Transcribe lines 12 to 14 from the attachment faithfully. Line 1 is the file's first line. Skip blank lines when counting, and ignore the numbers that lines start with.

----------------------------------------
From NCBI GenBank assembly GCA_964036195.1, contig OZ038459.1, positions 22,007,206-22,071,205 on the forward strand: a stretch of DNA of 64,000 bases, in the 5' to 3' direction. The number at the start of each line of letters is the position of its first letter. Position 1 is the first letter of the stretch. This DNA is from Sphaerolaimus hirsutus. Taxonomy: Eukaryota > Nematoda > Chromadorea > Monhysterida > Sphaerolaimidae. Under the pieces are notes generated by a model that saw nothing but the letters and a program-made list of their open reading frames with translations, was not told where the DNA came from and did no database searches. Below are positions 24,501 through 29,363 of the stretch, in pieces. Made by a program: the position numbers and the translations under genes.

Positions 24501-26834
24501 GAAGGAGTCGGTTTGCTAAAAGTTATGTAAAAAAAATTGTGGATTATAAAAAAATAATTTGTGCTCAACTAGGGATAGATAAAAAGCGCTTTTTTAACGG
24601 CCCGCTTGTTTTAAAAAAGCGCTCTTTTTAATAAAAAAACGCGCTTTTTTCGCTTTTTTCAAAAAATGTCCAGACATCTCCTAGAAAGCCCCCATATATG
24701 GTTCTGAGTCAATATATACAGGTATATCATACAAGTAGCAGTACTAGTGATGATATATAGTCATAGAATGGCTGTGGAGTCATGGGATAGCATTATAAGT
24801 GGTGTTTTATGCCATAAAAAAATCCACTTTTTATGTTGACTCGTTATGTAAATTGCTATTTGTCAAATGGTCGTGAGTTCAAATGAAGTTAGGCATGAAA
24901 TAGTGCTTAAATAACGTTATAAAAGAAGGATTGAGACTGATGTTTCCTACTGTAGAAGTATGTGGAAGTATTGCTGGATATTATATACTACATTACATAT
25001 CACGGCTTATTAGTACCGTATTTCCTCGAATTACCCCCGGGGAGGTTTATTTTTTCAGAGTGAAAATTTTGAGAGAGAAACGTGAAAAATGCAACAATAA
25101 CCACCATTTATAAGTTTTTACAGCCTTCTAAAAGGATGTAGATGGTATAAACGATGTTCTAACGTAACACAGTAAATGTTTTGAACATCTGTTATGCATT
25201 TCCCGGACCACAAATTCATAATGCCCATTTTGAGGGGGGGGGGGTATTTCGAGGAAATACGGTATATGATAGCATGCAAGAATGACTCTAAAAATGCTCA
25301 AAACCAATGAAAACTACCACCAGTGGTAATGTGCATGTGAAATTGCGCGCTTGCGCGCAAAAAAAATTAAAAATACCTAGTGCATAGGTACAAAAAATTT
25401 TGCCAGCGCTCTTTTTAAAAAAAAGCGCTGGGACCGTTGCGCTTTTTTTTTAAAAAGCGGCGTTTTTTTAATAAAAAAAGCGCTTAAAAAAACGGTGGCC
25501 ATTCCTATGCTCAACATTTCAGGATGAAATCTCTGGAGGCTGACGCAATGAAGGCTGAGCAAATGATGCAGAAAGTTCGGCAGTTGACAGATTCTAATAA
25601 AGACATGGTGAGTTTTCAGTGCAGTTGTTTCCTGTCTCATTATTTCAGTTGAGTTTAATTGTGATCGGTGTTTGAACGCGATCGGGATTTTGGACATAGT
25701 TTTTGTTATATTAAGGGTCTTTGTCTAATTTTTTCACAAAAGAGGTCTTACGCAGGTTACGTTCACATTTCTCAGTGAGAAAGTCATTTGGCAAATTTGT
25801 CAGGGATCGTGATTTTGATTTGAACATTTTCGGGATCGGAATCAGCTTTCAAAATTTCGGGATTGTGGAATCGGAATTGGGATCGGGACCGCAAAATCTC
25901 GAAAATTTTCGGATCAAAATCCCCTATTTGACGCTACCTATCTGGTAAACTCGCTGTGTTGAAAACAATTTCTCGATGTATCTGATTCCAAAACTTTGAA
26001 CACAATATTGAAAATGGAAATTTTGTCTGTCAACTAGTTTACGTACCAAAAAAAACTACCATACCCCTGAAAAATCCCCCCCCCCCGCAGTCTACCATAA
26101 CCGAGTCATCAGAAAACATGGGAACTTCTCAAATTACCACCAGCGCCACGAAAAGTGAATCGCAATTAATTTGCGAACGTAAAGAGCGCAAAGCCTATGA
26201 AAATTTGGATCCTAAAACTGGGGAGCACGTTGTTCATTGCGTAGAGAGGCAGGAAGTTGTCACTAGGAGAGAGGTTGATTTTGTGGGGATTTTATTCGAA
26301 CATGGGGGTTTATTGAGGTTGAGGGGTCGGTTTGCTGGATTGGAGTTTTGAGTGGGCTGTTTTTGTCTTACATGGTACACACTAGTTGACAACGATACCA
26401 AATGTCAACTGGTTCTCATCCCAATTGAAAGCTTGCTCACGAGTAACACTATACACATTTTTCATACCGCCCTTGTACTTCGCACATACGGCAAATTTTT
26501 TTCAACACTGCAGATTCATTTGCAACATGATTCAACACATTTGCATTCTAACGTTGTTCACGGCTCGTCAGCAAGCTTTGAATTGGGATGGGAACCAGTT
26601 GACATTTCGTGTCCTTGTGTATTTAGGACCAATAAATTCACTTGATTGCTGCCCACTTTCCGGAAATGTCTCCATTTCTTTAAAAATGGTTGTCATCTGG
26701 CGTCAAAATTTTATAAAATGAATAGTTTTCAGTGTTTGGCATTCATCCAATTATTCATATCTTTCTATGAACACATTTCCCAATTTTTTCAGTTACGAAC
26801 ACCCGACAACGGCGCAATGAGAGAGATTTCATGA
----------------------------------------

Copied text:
25401 TGCCAGCGCTCTTTTTAAAAAAAAGCGCTGGGACCGTTGCGCTTTTTTTTTAAAAAGCGGCGTTTTTTTAATAAAAAAAGCGCTTAAAAAAACGGTGGCC
25501 ATTCCTATGCTCAACATTTCAGGATGAAATCTCTGGAGGCTGACGCAATGAAGGCTGAGCAAATGATGCAGAAAGTTCGGCAGTTGACAGATTCTAATAA
25601 AGACATGGTGAGTTTTCAGTGCAGTTGTTTCCTGTCTCATTATTTCAGTTGAGTTTAATTGTGATCGGTGTTTGAACGCGATCGGGATTTTGGACATAGT